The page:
Christina C. Franklin | Sue Pownall
As I soaked in the comforting warm water, I inhaled the strong soothing scent of Jasmine, and started to allow myself to daydream in my bubble bath. A delicious luxury I would never tire of nor take for granted, especially now. It had been a year.
I took a sip of my Merlot watching the wine’s legs travel down the side of the glass. The fruity taste was jammy just as the label had promised. Satisfied and satiated from our grilled salmon dinner, I enjoyed the heavenly silence that now enveloped me. Todd had put the kids to bed just minutes before, and it was time to cherish my little reprieve and restore some semblance of sanity.
I looked down at the cascade of iridescent bubbles that had billowed around me where the water had once poured. One freckled leg remained partially exposed. This brought a smile to my face, as I thought of how Todd had lovingly traced these freckles with the tip of his index finger several years ago.
“Elizabeth,” he had said. “I always knew you were out of this world, but do you realize that nature put the constellations on your leg?”
“What on earth are you talking about?” I had laughed shooing away his hand.
“The Big Dipper. See, right here,” he said, pointing at a set of spread out freckles on the upper part of my left leg. He traced the amazingly accurate outline, which tickled me.
“That’s too funny.” I remember laughing at his conclusion. “You’ve been watching the astronomy channel again, haven’t you?”
“Maybe …” He paused briefly. “But wait, there’s more.” Todd excitedly continued, mimicking an infomercial. “For a limited time when you order The Big Dipper, we will throw in The Little Dipper for free!” he exclaimed, tracing a smaller, denser set of deep brown freckles just above my knee.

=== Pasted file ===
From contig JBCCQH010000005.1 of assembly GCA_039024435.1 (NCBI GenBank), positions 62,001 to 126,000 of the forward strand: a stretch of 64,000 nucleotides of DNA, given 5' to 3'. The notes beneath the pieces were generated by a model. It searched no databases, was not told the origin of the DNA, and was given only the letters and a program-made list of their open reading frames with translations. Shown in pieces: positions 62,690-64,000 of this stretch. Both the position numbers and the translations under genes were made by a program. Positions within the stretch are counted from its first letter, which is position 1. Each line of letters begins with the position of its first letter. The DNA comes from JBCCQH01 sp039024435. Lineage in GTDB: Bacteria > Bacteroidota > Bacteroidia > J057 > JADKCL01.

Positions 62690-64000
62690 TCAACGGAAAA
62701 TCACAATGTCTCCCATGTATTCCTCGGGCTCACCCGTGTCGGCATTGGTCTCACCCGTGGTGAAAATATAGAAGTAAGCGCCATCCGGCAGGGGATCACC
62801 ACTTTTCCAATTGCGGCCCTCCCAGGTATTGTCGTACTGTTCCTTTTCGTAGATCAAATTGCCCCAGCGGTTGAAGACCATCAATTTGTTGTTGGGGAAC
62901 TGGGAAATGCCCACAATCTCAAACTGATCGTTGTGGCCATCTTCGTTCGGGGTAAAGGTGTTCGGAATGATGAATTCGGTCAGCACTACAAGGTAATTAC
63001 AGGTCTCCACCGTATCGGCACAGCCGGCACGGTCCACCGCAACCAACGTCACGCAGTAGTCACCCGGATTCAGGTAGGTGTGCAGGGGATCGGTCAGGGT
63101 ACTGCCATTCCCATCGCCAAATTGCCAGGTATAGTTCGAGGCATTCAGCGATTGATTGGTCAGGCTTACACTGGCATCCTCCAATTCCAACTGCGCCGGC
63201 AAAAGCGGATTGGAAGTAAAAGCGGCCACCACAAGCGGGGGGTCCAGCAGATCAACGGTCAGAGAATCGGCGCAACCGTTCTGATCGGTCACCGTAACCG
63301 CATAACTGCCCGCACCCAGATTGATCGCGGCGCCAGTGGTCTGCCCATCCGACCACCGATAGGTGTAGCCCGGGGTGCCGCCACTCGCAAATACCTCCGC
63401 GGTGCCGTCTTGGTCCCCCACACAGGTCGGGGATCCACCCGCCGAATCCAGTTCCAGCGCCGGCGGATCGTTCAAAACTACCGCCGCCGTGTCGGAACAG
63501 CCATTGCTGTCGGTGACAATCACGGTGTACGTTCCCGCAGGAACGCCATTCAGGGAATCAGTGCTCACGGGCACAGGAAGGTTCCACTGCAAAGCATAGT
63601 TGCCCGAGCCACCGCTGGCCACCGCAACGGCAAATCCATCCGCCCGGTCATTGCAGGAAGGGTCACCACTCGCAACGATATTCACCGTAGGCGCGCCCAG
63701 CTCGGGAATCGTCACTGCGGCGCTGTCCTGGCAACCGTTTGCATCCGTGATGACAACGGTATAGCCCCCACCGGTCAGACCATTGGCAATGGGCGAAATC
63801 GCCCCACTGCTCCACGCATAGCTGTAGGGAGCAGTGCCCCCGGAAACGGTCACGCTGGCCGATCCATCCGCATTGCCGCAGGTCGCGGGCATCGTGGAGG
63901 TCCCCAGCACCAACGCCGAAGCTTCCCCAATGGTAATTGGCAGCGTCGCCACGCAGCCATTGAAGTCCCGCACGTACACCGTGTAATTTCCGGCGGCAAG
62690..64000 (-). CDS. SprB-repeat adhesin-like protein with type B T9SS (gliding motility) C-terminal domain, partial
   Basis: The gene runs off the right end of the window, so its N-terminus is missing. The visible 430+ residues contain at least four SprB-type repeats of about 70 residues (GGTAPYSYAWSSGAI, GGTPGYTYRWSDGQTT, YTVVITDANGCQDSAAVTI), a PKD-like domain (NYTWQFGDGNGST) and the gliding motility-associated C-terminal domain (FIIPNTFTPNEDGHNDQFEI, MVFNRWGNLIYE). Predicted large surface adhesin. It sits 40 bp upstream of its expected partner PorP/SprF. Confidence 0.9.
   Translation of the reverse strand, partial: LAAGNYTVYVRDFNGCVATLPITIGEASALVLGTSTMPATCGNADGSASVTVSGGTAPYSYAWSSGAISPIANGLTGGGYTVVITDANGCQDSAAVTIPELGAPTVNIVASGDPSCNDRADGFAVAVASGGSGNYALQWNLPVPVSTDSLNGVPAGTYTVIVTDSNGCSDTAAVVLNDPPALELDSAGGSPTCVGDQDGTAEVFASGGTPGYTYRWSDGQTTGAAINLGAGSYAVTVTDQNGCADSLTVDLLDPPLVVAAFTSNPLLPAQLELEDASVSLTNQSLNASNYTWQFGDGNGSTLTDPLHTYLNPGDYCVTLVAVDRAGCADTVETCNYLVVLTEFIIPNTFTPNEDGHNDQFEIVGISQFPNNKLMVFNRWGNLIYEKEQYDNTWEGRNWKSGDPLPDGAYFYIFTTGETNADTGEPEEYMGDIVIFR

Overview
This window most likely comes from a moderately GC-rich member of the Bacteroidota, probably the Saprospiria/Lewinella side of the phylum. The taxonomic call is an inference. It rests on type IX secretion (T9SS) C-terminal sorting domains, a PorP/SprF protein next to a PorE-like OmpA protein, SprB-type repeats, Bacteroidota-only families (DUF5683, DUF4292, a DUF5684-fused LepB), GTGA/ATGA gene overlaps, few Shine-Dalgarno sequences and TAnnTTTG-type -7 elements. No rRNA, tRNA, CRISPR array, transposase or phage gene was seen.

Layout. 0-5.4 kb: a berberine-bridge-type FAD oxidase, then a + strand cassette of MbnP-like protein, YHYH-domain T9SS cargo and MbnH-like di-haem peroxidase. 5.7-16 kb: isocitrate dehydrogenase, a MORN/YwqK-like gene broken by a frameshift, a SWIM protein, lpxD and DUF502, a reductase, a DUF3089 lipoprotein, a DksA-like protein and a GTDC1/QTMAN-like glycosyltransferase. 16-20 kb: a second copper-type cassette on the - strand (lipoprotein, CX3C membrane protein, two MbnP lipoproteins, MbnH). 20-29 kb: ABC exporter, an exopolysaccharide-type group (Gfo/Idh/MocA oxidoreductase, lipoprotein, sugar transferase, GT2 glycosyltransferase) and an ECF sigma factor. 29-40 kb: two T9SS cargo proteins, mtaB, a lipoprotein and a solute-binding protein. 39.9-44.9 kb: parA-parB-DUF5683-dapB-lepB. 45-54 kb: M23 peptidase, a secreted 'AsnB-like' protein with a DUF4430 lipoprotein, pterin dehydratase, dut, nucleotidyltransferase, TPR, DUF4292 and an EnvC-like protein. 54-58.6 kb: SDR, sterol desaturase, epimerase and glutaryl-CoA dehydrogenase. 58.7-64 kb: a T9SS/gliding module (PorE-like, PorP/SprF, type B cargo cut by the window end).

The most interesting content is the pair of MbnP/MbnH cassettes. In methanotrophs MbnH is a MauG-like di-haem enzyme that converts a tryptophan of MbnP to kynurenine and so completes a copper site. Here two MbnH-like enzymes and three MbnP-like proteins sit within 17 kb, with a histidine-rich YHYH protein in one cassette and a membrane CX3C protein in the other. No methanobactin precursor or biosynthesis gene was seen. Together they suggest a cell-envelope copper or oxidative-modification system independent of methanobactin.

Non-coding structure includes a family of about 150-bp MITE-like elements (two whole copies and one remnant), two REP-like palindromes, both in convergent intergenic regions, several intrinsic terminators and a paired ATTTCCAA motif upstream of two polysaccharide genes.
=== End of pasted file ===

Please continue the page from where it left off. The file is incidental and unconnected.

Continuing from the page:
We had laughed at his epiphany that night and my constellations thereafter became our private little joke. Until last summer.
“How long have you had that?” Becky had asked, interrupting my slothful dozing.
I didn’t know what my friend was talking about. It was a hot lazy afternoon and we were enjoying the day, sunbathing by the pool with a cold pitcher of freshly squeezed lemonade sweetened with a splash of Lemoncello when she had queried me. I shaded my eyes with my hand to look over at her, and in response to my puzzled face she continued.
“That really large black freckle,” she pointed out. “How long have you had that? It doesn’t look right.”
“Oh, I don’t know. A little while I guess.” I waived her off dismissing it. I knew that it wasn’t there when I was a child, but how long it had been there exactly and when did it start growing, well that I did not know for sure.
“No, I’m serious, Liz. You need to get that checked out immediately. Immediately,” she repeated. “I don’t want to scare you, but that looks cancerous,” my pre-med friend stated with concern.
I admit that I noticed that it had changed appearance sometime during the year, but with all the kids’ events and life in general, I chose to ignore a harmless little freckle. “Just a star gleaming brighter,” I answered Todd when he also noticed its increased size the previous month.